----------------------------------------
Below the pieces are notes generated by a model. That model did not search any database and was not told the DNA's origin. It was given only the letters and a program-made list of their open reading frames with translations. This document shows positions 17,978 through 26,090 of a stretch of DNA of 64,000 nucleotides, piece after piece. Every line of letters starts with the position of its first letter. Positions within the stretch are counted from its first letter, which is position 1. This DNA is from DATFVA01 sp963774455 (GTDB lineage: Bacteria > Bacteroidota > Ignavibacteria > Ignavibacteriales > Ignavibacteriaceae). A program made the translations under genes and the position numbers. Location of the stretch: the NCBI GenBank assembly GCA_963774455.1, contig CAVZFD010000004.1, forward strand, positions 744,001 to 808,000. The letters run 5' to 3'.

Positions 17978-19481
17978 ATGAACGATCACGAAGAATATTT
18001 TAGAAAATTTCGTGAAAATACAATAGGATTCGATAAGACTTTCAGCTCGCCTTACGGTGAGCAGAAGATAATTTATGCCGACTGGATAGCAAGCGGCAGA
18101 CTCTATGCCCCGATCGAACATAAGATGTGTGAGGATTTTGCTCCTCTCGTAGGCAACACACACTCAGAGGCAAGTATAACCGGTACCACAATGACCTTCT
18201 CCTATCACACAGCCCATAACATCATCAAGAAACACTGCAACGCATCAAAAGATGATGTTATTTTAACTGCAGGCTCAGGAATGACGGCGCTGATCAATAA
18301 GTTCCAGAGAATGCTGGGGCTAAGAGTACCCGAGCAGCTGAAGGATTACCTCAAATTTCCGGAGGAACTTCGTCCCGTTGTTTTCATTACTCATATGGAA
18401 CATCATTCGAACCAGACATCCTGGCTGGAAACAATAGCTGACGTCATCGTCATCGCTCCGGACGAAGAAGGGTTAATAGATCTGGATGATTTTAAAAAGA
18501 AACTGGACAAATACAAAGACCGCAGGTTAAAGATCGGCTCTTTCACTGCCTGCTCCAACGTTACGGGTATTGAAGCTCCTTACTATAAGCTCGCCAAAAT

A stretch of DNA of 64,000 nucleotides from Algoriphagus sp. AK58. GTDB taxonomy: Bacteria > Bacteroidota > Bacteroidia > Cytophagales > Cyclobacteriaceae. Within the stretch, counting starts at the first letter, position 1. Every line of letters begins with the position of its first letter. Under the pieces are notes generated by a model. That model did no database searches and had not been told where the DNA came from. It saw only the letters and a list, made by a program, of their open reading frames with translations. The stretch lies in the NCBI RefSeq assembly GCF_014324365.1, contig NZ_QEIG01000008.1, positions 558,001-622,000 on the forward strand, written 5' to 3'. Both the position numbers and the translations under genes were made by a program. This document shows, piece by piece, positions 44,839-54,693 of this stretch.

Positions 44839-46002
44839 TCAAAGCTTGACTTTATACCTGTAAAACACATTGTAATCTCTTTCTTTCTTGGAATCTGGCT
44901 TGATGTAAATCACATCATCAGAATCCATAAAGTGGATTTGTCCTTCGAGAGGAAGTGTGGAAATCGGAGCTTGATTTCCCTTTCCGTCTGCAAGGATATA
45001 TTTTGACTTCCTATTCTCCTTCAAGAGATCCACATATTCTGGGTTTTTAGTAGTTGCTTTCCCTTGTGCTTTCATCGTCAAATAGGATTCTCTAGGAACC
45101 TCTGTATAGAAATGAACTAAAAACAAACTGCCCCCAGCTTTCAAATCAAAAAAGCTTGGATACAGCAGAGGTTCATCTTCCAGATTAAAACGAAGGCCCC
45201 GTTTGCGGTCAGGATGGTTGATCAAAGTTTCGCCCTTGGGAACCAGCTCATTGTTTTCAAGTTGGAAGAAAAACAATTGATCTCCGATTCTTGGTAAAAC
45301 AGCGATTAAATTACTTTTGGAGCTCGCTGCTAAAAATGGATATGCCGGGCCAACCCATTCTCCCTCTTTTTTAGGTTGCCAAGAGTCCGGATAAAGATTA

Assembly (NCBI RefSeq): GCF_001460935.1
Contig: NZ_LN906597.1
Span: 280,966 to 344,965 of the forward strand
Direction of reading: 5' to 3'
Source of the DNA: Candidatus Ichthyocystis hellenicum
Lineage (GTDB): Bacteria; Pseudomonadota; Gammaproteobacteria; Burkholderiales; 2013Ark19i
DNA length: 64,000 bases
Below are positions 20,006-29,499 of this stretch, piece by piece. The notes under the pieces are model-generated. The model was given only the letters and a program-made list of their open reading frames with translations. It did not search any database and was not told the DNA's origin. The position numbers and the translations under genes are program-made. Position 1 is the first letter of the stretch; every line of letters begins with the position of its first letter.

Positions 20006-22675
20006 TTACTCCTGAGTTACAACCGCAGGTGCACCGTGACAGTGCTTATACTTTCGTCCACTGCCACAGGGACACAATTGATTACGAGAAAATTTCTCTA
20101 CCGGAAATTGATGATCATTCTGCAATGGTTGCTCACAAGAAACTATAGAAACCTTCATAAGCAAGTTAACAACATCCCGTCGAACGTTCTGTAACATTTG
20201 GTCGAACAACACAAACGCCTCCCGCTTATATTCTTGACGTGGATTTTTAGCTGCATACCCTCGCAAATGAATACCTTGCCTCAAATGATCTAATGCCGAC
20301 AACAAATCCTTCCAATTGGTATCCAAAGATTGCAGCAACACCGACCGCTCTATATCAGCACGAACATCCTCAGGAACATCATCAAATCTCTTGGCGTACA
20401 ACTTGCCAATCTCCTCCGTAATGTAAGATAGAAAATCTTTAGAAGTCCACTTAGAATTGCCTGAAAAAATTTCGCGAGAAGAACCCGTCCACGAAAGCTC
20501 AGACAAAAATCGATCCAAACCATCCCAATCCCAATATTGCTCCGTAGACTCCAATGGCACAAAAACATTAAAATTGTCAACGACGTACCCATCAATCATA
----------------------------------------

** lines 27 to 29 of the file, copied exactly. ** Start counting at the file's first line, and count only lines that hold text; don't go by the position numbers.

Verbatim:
20006 TTACTCCTGAGTTACAACCGCAGGTGCACCGTGACAGTGCTTATACTTTCGTCCACTGCCACAGGGACACAATTGATTACGAGAAAATTTCTCTA
20101 CCGGAAATTGATGATCATTCTGCAATGGTTGCTCACAAGAAACTATAGAAACCTTCATAAGCAAGTTAACAACATCCCGTCGAACGTTCTGTAACATTTG
20201 GTCGAACAACACAAACGCCTCCCGCTTATATTCTTGACGTGGATTTTTAGCTGCATACCCTCGCAAATGAATACCTTGCCTCAAATGATCTAATGCCGAC